PaperCity Magazine

July 2015 - Dallas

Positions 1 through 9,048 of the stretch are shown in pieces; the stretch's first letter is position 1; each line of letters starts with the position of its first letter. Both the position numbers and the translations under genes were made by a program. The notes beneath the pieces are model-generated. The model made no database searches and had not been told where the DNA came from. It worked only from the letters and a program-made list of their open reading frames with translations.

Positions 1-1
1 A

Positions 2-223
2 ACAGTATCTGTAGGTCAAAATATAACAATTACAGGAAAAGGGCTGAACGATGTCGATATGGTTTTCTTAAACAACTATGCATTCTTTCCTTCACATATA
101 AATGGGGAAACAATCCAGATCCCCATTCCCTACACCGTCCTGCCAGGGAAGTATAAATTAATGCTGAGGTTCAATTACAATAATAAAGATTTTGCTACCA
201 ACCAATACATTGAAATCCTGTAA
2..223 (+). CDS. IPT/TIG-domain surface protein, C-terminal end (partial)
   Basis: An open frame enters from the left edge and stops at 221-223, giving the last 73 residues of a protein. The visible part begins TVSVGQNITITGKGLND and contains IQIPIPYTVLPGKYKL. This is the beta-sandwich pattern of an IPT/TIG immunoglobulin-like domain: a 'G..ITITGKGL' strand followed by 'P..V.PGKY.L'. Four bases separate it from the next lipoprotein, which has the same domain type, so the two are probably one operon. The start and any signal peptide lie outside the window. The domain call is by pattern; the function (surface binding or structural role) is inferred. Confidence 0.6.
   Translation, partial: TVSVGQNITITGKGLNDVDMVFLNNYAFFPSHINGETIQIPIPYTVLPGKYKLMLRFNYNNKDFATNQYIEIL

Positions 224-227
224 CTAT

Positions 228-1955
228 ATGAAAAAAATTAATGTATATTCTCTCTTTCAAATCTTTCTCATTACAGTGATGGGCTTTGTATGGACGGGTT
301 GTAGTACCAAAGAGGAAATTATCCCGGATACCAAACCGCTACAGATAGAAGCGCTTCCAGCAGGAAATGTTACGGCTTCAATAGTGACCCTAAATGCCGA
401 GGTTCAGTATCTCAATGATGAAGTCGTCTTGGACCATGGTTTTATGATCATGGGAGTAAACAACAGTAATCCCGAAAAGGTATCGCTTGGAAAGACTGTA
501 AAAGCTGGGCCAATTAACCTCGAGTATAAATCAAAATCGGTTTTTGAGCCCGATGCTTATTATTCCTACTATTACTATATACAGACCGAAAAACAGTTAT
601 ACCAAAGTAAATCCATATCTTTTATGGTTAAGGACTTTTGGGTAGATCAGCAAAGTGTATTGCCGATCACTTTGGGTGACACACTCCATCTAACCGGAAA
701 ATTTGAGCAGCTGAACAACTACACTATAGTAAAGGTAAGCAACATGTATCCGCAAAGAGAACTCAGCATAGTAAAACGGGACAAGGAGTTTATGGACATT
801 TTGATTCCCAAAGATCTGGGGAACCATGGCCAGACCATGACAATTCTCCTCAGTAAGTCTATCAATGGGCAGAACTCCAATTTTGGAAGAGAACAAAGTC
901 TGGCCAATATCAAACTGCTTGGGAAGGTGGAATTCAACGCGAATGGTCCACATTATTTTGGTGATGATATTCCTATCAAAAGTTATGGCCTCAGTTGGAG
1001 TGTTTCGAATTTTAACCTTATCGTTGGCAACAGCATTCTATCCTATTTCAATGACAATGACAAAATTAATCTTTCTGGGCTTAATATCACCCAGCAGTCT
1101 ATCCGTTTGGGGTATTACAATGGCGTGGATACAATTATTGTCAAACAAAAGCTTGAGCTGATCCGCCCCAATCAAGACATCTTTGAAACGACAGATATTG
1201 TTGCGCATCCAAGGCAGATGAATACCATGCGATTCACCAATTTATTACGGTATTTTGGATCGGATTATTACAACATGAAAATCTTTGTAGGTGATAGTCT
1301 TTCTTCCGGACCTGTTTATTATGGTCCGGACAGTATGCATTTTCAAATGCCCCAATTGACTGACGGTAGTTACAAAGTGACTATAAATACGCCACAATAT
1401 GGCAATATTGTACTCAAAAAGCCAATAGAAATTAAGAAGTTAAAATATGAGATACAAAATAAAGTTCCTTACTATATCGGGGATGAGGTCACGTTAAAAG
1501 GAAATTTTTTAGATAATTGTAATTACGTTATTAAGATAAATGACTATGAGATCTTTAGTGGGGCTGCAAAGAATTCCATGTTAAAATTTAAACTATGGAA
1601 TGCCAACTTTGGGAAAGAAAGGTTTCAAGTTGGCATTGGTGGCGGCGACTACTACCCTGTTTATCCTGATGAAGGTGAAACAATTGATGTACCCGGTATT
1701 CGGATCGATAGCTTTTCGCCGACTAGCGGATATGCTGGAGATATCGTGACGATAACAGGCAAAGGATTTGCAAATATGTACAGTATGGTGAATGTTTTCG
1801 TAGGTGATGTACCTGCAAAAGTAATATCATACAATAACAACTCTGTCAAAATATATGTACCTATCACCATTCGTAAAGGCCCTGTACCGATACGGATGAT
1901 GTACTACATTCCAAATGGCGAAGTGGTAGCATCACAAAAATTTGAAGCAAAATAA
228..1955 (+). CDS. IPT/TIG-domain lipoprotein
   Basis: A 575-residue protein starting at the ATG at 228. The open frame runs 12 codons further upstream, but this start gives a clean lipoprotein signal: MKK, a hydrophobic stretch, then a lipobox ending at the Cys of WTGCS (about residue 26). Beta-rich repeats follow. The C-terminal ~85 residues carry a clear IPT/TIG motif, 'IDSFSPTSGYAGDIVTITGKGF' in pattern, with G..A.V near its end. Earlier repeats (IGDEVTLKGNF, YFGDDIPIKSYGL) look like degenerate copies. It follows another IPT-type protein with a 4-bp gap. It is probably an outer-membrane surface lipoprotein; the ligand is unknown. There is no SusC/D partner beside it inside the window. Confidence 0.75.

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MURALS FOR ALL FROM FROMENTAL Alexander Girard's Color Wheel ottoman in three hues A lexander Girard is known for his fine hand in color and textiles, but what jump-started that fame was his 1952 hire at Herman Miller when Charles Eames brought him into the fold to be director of design for textiles. Fast forward to 1967, when he designs the Girard Color Wheel Ottoman for Herman Miller, which serves up his adage: "Art is only art when it is synonymous with living." Thus, the ottoman is proportioned to serve equally as footrest, extra seat or coffee table. In four pinwheel colors, $2,099, at Design Within Reach, Holly Moore T he Loveliest on Mahon Street in Uptown bills itself as a "fine embroidery and heirlooms store, specializing in textiles from around the world, and curiosities for the home." Co-owners and Abilene natives Britni and Kelsey Wood and mom Joni have an eye for stylish goods with a fair-trade bent. SMU grads Britni and Kelsey worked and traveled around the U.S. before returning to Dallas, bringing with them a passion for beautiful textiles and goods discovered in Santa Fe, Carmel, Palm Springs and Marfa. Dallas seemed the perfect spot to open up shop. "We fell in love with the city; there's so much fun shopping here," says 29-year-old Kelsey, a corporate communications major who has worked in special events and scheduling for George W. and Laura Bush, Ann Romney and former Fox Broadcasting Company exec Kevin Reilly. Britni, 30, has been head style editor for Martha Stewart Weddings and worked for Anthropologie, launching its wedding line, Beholden. Joni, who leaves most of the day-to-day store operations to her daughters, owned a popular children's clothing store in Abilene. "Some days get crazy with us all working together, but we all have our different strengths," Kelsey says. "I was the motivator behind starting the store, and I focus more on the business side. Joni does the styling. She can make anything look great." Nestled in a charming Victorian-style carriage house with a pink door and cactus garden out front, the store is around the corner from Blue Print and within walking distance of Stanley Korshak. Eighty percent of the inventory is fair trade — a business model that drives almost everything they buy for the store, including Rwanda baskets imported by a 21-year-old girl in San Diego. STYLED TO PERFECTION F or a decade, Fromental has hand-made scenic wall coverings for luxury hotels such as The Goring in London with a high price to match. Now you can achieve the look for less with wallpapers released under the Studio Fromental label. Hand- drawn artwork, custom to a client's room specs, is printed on papers or paper-backed silks and linens. Imprimé is a classic chinoiserie scene in 22 colorways; Woodsmoke, with its black ground, pink flowers and green leaves, feels especially fresh. From $140 per yard, to the trade at George Cameron Nash. Anne Lee Phillips of FORTUNE "When we purchase one basket wholesale, it provides water for a family in Rwanda for two weeks," Kelsey says. Look for other hand- loomed, antique and fair-trade blankets and pillows, plus a large selection of tabletop linens, guest towels, runners and robes produced in Tuscany by a family of eighth-generation weavers. In-store monogramming is also a huge hit at The Loveliest. The women are already planning to expand the concept. "We want to make The Loveliest more than just a retail store," Kelsey says. "It could mean starting our own fair-trade company or offering design services. We've always dreamed big." 2417 Mahon St., 214.484.7376, Rebecca Sherman L ondon-based couture fabric house Evitavonni has made the leap to Texas, landing at Culp Associates. Founded in 2007 by young British couple Michel and Kate Erwich, and produced by specialist weavers, including some of the UK's few remaining heritage mills, the group includes the Portrait collection in wool, linen and silk inspired by fabrics worn by Greta Garbo and Grace Kelly. The Astaire collection woolen tweeds and traditional checks are sourced from a tailoring mill where swells like Winston Churchill and Fred Astaire had bespoke suits fashioned. To the trade at Culp Associates, Dallas Design Center, 214.651.0510, Rebecca Sherman PUDDLE JUMPING A t the age of 99, legendary Danish-American furniture designer Jens Risom is still full of new ideas. At Risom's suggestion, Design Within Reach, which carries his iconic mid-century designs, teamed him with a young designer to refashion his original cabinet series. DWR paired Risom with 31-year-old Atlanta industrial designer Chris Hardy, who had previously designed only one table for the company. Unveiled in May, the Ven Storage Collection updates Risom's precision craftsmanship and design with Hardy's concept of customization. Preconfigured pieces in walnut or oak can be fitted with brass or stainless-steel hardware; the modular units can be configured with drawers, cabinets and open shelves. Hardy also redesigned the metal legs, so that the cabinets appear to float elegantly above them. "It was an opportunity I couldn't pass up," Hardy says. "I challenged myself to get a deep sense of his style, and I drove around looking for his vintage pieces and analyzed the way they were produced. But the best part was getting to know Jens and his family." $5,885 to $12,485, at Design Within Reach, Rebecca Sherman MEETING OF THE MINDS Studio Fromental's Imprimé in Woodsmoke Double dresser in walnut and brass from DWR's Ven Storage Collection Designer Jens Risom and Atlanta-based furniture designer Chris Hardy Studio Fromental's Imprimé in English Rose From left: Britni, Joni and Kelsey Wood at The Loveliest Inside The Loveliest Evitavonni collection at Culp Associates

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